• 9:40 FUTURE COMMAND HEADQUARTERS

    Tracy Lynam

    Tracy Lynam, FCHQ Project Manager, QinetiQ

  • Overview of the MoD sponsored ‘Future Command HQ’ project
  • The current planning process
  • The Recognitional Planning Model (RPM)
  • Thinking strategies
  • Exercise Socrates II (An experiment to assess RPM)
  • Exercise conclusions and recommendations
  • 10:20 COMMAND POST INFRASTRUCTURE

  • Delineating the processes behind the infrastructure
  • Development of a robust assessment & analysis infrastructure
  • Built upon modular design – ‘plug & play’ architecture
  • Integration of diverse data sets
  • Cross government perspectives
  • Challenges and objectives for the future
  • Rachel Holloway

    Rachel Holloway, Political Consultant, DSTL

    Dr Mils Hills

    Dr Mils Hills, Senior Consultant, DSTL

    11:00 Morning Coffee

    11:20 BRITISH ARMY DEPLOYED COMMAND

    Colonel Alec Bain MBE

    Colonel Alec Bain MBE, Colonel Command and Control Development Centre (C2DC), Land Warfare Centre - MoD UK

  • Force development goals
  • Current best practice
  • Digitised HQ processes
  • Battlespace geometry
  • HQ organisation
  • Experimentation process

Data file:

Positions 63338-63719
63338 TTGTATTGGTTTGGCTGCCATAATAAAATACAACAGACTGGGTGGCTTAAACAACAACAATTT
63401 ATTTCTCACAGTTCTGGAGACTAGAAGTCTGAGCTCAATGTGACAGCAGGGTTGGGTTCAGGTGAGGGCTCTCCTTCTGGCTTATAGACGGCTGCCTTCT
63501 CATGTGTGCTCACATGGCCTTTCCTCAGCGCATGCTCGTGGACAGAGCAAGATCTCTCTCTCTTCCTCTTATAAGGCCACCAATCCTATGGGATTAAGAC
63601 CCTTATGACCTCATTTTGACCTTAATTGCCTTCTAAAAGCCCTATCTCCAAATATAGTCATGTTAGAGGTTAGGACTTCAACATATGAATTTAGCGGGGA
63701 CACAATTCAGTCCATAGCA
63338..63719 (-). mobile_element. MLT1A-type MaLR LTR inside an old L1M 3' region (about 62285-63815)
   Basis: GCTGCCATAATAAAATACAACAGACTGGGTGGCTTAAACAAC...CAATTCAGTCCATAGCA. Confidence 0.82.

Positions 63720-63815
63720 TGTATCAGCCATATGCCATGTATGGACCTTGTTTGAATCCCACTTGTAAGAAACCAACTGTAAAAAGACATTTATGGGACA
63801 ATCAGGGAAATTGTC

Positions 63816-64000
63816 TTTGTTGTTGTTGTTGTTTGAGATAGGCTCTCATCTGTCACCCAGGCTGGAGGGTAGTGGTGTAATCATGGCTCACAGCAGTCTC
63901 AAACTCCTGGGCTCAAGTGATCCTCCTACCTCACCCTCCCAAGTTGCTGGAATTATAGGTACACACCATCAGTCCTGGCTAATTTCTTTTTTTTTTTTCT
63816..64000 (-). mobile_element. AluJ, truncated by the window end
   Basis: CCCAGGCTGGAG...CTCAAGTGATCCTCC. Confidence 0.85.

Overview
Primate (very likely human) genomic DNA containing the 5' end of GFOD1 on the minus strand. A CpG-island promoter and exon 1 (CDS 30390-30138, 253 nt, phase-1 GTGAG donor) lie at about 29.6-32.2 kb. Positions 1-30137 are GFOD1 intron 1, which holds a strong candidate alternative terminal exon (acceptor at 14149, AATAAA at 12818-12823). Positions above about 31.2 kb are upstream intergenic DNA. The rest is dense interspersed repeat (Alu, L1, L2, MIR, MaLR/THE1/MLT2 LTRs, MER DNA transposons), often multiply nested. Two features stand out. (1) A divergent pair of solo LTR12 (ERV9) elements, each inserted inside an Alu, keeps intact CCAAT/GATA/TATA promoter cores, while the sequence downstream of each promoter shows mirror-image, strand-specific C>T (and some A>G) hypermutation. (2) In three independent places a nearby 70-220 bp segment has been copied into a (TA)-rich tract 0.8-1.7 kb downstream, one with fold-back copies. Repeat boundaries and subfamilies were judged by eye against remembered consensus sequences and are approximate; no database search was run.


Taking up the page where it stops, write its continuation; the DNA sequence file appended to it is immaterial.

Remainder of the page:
• 12:00 SWEDISH NATIONAL DEFENCE COLLEGE

  • Background
  • Overview of the ROLF concept
  • Exercises in the ROLF environment
  • Planning tools (related to ROLF)
  • 3D displays - why and how
  • Challenges and objectives for the future
  • Professor Berndt Brehmer

    Professor Berndt Brehmer, Professor of Command and Control Decision, Swedish National Defence College

    Colonel Mats Olofsson

    Colonel Mats Olofsson, Project Manager and Research Co-ordinator, Swedish National Defence College

    12:40 Lunch

    14:00 COMMAND REQUIREMENTS

    Butch Mayers

    Butch Mayers, Managing Director, International Aerospace

  • System developments for mobile command systems
  • Data security in a tactical environment
  • Integrating civil & military emergency commanders
  • Displays for an urban environment
  • Integrating threat analysis with live operations
  • 14:40 VISUALISING THE PROBLEM – ENABLING THE COMMANDER

    Air Vice Marshall (Ret’d) Mike Jackson

    Air Vice Marshall (Ret’d) Mike Jackson, Business Development, SGI

  • To assemble data
  • To orientate the commander
  • To help the decision-maker
  • To communicate to the field
  • 15:20 Afternoon Tea

    15:40 MILITARY INFORMATION PORTAL

    Victor Rodriguez-Herola

    Victor Rodriguez-Herola, Senior Analyst, NATO C3 Agency

  • A quick overview
  • Current situation and initiatives
  • Towards a model-driven portal architecture
  • Designing and prototyping the “Middleware” portal
  • Way ahead
  • 16:20 Chairman's Closing Remarks and Close of Day One

    8:30 Re-registration and Coffee

    9:00 Chairman's Opening Remarks

    Jeremy Barrett

    Jeremy Barrett, Head Defence Systems, Hi-Q Systems